Not at first--but later. At first they welcomed the whites, and were eager to trade with them--particularly for muskets; for their pastime was internecine war, and they greatly preferred the white man's weapons to their own. War was their pastime--I use the word advisedly. They often met and slaughtered each other just for a lark, and when there was no quarrel. The author of "Old New Zealand" mentions a case where a victorious army could have followed up its advantage and exterminated the opposing army, but declined to do it; explaining naively that "if we did that, there couldn't be any more fighting." In another battle one army sent word that it was out of ammunition, and would be obliged to stop unless the opposing army would send some. It was sent, and the fight went on.

In the early days things went well enough. The natives sold land without clearly understanding the terms of exchange, and the whites bought it without being much disturbed about the native's confusion of mind. But by and by the Maori began to comprehend that he was being wronged; then there was trouble, for he was not the man to swallow a wrong and go aside and cry about it. He had the Tasmanian's spirit and endurance, and a notable share of military science besides; and so he rose against the oppressor, did this gallant "fanatic," and started a war that was not brought to a definite end until more than a generation had sped.


There are several good protections against temptations, but the surest is cowardice. --Pudd'nhead Wilson's New Calendar.

Names are not always what they seem. The common Welsh name Bzjxxllwep is pronounced Jackson. --Pudd'nhead Wilson's New Calendar.

Friday, December 13. Sailed, at 3 p.m., in the 'Mararoa'. Summer seas and a good ship-life has nothing better.

Monday. Three days of paradise. Warm and sunny and smooth; the sea a luminous Mediterranean blue . . . . One lolls in a long chair all day under deck-awnings, and reads and smokes, in measureless content. One does not read prose at such a time, but poetry. I have been reading the poems of Mrs. Julia A. Moore, again, and I find in them the same grace and melody that attracted me when they were first published, twenty years ago, and have held me in happy bonds ever since.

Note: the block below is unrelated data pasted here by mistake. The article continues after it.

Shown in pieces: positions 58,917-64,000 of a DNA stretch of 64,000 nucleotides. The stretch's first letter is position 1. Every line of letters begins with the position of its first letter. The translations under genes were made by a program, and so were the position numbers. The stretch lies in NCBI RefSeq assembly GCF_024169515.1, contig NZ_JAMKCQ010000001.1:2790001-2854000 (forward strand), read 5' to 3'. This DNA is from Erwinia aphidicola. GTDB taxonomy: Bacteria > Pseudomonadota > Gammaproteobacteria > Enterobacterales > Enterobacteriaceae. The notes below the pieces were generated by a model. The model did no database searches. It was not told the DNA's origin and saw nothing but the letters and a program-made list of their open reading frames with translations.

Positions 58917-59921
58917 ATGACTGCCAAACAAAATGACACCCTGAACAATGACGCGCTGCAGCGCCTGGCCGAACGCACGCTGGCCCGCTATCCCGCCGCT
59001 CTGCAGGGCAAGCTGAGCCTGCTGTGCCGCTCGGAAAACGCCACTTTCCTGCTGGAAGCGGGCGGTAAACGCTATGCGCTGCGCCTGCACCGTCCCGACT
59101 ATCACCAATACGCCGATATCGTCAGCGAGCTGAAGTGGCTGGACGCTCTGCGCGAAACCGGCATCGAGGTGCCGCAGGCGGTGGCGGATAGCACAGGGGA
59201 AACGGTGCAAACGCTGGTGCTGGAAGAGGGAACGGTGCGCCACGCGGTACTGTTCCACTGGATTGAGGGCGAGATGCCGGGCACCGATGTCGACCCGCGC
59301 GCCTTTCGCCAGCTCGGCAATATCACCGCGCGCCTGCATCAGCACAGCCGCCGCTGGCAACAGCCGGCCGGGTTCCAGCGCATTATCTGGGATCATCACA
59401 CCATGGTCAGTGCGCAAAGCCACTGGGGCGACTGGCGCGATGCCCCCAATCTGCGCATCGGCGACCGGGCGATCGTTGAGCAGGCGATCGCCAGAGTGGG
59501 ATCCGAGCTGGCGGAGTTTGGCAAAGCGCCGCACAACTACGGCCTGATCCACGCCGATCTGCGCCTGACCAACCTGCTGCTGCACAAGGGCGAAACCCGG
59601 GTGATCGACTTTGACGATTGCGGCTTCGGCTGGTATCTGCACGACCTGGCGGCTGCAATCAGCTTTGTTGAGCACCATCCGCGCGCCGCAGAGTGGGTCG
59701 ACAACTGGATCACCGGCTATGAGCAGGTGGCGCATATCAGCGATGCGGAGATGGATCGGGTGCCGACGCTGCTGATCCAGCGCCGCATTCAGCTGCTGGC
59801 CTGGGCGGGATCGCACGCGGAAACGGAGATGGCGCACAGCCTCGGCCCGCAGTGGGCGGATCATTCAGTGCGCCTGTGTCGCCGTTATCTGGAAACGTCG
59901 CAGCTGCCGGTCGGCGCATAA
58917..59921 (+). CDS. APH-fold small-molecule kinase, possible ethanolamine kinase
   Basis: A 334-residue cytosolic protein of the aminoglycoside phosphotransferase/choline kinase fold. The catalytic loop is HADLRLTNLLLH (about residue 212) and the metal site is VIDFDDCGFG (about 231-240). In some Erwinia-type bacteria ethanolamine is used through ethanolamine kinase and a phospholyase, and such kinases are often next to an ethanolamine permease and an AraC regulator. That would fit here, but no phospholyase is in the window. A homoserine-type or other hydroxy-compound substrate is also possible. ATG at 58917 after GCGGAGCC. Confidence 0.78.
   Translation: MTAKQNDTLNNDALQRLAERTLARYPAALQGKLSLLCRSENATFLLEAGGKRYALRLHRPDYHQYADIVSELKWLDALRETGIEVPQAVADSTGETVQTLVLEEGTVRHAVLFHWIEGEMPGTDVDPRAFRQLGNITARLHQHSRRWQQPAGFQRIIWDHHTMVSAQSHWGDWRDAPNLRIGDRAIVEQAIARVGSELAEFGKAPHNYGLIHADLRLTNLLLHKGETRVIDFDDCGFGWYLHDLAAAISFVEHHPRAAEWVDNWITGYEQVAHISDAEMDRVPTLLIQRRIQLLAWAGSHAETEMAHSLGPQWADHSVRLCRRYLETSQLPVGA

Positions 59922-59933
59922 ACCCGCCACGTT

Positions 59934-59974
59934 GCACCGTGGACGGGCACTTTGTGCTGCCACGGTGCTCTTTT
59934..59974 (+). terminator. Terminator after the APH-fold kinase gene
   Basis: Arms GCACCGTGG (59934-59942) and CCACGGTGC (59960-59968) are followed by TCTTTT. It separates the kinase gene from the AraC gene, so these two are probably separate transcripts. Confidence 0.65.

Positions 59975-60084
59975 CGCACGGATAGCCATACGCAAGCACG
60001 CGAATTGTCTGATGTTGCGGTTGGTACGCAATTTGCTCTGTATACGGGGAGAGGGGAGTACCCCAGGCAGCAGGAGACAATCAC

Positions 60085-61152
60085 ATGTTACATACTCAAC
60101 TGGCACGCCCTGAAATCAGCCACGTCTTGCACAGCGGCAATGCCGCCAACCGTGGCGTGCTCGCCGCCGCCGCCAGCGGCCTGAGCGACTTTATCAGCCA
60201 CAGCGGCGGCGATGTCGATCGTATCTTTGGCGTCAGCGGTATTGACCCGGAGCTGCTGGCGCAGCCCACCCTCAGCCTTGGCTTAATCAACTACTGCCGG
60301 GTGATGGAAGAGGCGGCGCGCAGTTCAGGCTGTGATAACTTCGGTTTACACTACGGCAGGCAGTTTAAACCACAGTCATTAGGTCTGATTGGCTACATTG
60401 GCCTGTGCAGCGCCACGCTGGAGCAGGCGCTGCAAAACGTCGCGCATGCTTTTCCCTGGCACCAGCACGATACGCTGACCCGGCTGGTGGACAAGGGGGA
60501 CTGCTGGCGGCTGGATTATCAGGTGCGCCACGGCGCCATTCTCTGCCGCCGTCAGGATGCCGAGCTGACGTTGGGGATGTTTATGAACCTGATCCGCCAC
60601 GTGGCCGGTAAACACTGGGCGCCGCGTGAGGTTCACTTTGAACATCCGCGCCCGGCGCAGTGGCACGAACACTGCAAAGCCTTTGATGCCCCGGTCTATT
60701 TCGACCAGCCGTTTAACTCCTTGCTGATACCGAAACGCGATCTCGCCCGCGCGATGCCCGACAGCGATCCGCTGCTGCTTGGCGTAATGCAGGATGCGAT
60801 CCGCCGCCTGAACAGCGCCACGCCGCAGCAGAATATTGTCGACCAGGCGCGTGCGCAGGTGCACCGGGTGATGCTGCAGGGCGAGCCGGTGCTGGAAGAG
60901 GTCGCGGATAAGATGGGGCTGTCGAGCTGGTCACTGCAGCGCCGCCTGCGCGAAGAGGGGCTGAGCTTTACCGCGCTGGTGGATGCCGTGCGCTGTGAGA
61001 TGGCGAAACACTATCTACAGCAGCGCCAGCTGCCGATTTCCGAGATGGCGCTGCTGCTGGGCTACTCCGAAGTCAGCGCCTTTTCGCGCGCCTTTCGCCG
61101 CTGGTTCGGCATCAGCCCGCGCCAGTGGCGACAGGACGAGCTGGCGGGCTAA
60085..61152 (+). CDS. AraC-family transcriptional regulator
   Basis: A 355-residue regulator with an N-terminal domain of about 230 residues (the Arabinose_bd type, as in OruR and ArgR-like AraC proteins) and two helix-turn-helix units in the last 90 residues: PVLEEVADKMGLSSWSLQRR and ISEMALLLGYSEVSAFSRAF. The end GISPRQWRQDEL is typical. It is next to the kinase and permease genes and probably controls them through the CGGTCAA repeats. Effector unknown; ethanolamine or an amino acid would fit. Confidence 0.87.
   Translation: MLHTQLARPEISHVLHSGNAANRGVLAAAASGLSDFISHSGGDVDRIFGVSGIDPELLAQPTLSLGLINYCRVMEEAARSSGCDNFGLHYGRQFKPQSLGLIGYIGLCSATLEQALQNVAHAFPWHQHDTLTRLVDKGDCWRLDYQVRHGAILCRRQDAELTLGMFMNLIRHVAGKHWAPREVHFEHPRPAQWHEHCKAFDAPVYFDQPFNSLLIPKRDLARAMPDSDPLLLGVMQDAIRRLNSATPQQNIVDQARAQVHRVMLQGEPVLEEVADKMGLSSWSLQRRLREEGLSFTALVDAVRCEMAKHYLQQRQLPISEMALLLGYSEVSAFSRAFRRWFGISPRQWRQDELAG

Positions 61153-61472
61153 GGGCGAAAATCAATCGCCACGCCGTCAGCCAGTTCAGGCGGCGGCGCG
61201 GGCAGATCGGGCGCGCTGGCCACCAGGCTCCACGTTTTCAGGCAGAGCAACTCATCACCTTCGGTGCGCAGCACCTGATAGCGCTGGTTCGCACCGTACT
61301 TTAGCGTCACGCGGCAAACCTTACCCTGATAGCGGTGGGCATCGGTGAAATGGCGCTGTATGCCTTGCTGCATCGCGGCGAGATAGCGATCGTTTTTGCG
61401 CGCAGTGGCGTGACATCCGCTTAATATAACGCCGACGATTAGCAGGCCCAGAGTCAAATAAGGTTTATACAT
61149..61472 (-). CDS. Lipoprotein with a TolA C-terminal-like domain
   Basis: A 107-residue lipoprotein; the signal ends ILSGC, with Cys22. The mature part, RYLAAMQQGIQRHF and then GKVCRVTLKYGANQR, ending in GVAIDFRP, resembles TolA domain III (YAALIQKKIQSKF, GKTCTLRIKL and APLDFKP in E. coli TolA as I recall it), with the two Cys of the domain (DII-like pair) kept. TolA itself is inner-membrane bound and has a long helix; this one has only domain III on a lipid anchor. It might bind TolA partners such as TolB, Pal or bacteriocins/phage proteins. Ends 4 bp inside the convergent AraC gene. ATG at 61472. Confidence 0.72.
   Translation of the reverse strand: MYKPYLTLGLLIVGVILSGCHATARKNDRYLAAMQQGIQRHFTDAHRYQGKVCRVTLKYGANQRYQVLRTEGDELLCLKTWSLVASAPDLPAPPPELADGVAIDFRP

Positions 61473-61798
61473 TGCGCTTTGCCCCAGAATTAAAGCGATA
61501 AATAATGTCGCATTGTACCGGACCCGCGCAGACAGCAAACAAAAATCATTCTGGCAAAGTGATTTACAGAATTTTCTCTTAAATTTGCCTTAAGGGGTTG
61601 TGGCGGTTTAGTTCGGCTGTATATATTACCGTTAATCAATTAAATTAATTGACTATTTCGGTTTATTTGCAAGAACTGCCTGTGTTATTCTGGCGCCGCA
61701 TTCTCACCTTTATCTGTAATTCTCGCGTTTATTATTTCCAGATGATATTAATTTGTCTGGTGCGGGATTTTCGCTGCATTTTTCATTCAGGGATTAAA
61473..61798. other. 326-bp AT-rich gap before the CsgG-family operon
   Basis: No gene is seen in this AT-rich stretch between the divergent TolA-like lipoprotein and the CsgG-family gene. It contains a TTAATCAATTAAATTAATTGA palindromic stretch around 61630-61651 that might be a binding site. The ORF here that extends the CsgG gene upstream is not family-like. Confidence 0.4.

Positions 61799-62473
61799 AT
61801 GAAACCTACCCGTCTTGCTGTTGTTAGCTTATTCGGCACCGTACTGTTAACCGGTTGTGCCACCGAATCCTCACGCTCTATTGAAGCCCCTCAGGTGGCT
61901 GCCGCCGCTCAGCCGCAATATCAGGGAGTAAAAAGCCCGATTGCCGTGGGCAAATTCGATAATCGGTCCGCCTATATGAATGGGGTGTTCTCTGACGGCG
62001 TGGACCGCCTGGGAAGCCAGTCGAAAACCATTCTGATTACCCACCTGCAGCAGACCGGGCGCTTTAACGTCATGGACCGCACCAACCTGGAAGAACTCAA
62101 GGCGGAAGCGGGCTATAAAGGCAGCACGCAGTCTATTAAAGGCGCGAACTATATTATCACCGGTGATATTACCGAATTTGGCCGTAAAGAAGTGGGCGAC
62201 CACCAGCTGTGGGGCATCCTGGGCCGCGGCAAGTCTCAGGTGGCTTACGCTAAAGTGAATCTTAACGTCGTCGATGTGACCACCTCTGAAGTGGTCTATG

"The Sentimental Song Book" has long been out of print, and has been forgotten by the world in general, but not by me. I carry it with me always--it and Goldsmith's deathless story.

Indeed, it has the same deep charm for me that the Vicar of Wakefield has, and I find in it the same subtle touch--the touch that makes an intentionally humorous episode pathetic and an intentionally pathetic one funny. In her time Mrs. Moore was called "the Sweet Singer of Michigan," and was best known by that name. I have read her book through twice today, with the purpose of determining which of her pieces has most merit, and I am persuaded that for wide grasp and sustained power, "William Upson" may claim first place


Air--"The Major's Only Son." Come all good people far and near, Oh, come and see what you can hear, It's of a young man true and brave, That is now sleeping in his grave.

Now, William Upson was his name If it's not that, it's all the same He did enlist in a cruel strife, And it caused him to lose his life.

He was Perry Upson's eldest son, His father loved his noble son, This son was nineteen years of age When first in the rebellion he engaged.

His father said that he might go, But his dear mother she said no, "Oh! stay at home, dear Billy," she said, But she could not turn his head.

He went to Nashville, in Tennessee, There his kind friends he could not see; He died among strangers, so far away, They did not know where his body lay.

He was taken sick and lived four weeks, And Oh! how his parents weep, But now they must in sorrow mourn, For Billy has gone to his heavenly home.

Oh! if his mother could have seen her son, For she loved him, her darling son; If she could heard his dying prayer, It would ease her heart till she met him there

How it would relieve his mother's heart To see her son from this world depart, And hear his noble words of love, As he left this world for that above.

Mark Twain
Classic Literature Library

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